Tom
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Tom
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Joey
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« Reply #47 on: February 27, 2015, 04:45:29 am »

Dear Charll,
   
    I have been looking at this bottle since you posted it, and am no closer to a decision whether it is ca.1890-1920, or ca. 1980-2000. The bottle's firing of red and blue has such control, much better than one usually sees from the 19th or early 20th C. 
    People have been known to falsely date the period of their purchases or even just mix up bottles and when and where they were acquired. Unless there is a dated cert. of authenticity with an attached photo, I would date this to the later period.  In the 1970s and 1980s, all Chinese antique shops in Hong Kong produced such certs. I have examples from YF Yang,  King Feng, Peter Li, Yuen Fung, Raymond Li, and others. The style of leaves at the top, which one sees on larger vessels,  I've not seen on snuff bottles, that I can recall.
   But without handling the piece, I'm not sure one way or the other.
Best,
 Joey
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Joey Silver, collecting snuff bottles since Feb.1970

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« Reply #48 on: February 27, 2015, 05:16:58 pm »

Dear Charll,
what a strange bottle. The copper red is particularly well fired, but the white has a strange yellowish tone. It has the same looking of yellowed varnish, but it doesn’t seems that it has been restored. I share what already said by others regarding the shape of the neck, and I think that Joey is right about the decoration on the neck, that is highly unusual. I would also say that the butterflies too are very unusual. I pay great attention to the butterflies because I continue wondering why butterflies are never realistically painted in Chinese art (at least I have never seen one). Said that, I think that I have never seen the butterfly as seen in your bottle. Usually they have long and very thin legs, not so short as we see on your bottle. So I am not sure about dating. I would agree with Joey, although the base looks older.
I did look at the site of your link. The dragon bottle is really superb!! But the description of the lot is funny:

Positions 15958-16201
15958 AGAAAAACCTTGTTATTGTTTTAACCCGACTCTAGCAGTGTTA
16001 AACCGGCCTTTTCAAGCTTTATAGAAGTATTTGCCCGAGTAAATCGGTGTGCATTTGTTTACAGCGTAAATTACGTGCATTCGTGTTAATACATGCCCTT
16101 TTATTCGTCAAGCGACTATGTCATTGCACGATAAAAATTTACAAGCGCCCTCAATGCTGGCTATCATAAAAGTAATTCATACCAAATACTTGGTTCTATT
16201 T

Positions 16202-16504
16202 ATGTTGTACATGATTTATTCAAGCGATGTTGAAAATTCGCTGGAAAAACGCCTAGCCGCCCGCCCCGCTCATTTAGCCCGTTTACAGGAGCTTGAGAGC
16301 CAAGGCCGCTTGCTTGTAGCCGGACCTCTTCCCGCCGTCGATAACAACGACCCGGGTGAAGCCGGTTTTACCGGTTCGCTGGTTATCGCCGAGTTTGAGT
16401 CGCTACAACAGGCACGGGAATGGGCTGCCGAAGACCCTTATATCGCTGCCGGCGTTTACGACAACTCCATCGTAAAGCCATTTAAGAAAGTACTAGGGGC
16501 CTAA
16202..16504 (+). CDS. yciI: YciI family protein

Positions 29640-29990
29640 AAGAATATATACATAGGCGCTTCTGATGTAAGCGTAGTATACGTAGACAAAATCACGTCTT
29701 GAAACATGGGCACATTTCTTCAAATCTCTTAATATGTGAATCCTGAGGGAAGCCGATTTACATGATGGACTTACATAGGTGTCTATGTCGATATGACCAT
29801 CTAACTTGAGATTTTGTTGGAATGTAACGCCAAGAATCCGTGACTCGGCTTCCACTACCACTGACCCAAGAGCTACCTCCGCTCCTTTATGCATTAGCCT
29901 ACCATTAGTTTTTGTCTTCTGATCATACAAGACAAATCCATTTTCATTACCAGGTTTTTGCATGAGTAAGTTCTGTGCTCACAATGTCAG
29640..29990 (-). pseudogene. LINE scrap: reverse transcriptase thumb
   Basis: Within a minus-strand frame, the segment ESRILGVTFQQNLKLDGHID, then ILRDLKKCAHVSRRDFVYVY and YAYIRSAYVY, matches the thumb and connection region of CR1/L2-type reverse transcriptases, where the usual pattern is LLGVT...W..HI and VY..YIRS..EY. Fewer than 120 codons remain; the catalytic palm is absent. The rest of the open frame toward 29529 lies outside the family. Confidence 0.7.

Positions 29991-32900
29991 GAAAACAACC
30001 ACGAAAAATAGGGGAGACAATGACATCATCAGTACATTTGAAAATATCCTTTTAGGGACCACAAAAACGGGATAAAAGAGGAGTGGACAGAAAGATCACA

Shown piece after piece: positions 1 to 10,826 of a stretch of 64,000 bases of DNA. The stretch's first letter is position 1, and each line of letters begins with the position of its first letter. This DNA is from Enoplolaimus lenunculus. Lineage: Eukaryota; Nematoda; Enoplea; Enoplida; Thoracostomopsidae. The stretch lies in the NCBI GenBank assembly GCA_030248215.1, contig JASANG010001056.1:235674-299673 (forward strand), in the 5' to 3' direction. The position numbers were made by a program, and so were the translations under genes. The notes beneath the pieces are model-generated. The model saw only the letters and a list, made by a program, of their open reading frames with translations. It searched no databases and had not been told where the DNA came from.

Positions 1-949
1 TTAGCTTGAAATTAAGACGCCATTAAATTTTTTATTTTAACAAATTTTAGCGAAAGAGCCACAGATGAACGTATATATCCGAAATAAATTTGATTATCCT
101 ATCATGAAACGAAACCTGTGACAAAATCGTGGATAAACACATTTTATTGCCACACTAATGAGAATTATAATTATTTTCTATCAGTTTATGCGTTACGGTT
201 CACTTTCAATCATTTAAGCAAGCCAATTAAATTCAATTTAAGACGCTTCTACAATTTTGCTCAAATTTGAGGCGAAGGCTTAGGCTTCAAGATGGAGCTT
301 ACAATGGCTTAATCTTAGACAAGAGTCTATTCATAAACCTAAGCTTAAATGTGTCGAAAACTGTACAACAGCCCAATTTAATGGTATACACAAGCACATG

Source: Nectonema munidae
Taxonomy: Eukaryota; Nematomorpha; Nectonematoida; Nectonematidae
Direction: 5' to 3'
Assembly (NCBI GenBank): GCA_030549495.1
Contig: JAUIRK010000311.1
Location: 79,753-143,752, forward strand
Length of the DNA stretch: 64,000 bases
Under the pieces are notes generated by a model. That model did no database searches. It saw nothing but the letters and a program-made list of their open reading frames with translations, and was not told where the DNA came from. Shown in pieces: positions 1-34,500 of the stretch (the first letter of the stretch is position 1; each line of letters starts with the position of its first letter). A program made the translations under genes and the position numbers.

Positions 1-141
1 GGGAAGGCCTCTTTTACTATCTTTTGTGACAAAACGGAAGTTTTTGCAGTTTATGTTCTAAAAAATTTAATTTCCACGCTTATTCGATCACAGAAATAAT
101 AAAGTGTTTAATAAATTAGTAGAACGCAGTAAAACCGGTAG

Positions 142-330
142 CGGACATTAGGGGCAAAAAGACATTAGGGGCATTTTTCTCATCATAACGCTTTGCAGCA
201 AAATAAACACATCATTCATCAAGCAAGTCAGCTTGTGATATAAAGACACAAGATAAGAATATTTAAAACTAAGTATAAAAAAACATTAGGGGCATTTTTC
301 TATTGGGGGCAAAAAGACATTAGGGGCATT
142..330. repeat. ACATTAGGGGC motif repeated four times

“The third bottle is painted with a mounted horseman and bears a spurious Youngzhen Mark but is not Ming Dynasty, it was created during the Qing Period”. I didn’t know that Yongzheng were a Ming Emperor.Smiley Unless, instead of Yongzheng, they really meant Youngzhen as they has written. If so, who was Young Zhen? Did he later become Old Zhen?Smiley
Seriously speaking now, they are selling a famille verte dish as being genuine Kangxi but it is clearly not, it is a Guangxu dish in Kangxi style IMO.
With this I am not saying that he is not an honest seller, he is just wrong.
Dear Tom and all, please excuse my absence. I am still here, but very busy so I just have a quick look at the site late in the night before to go to sleep. I am busy for many reasons, one of them being that I start to sell some stuffs on ebay and guys, that takes a lot of time! I was not expecting that. I did start to sell something because I have too much things and for fund raising. Anyway yesterday I went to an Antique fair and have found a few bottles that I will share soon.
Kind regards
Giovanni
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rpfstoneman
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« Reply #49 on: August 13, 2016, 10:58:29 pm »


All,

Another recent Cobalt Blue and Copper Red Porcelain Snuff Bottle acquision, and a match to the Seven Butterfly bottle previously posted.

The first bottle came out of a long established collection of a Florida collector and this second matched bottle was found at a recent action in the UK.  When I saw this second bottle I could not help myself in trying to pair them up!!!  Grin

Charll


* Seven Butterfly Pair (A).jpg (235.06 KB, 1066x800 - viewed 29 times.)

* Seven Butterfly Pair (B).jpg (247.55 KB, 1066x800 - viewed 24 times.)

* Seven Butterfly Pair Base.jpg (159.43 KB, 800x600 - viewed 22 times.)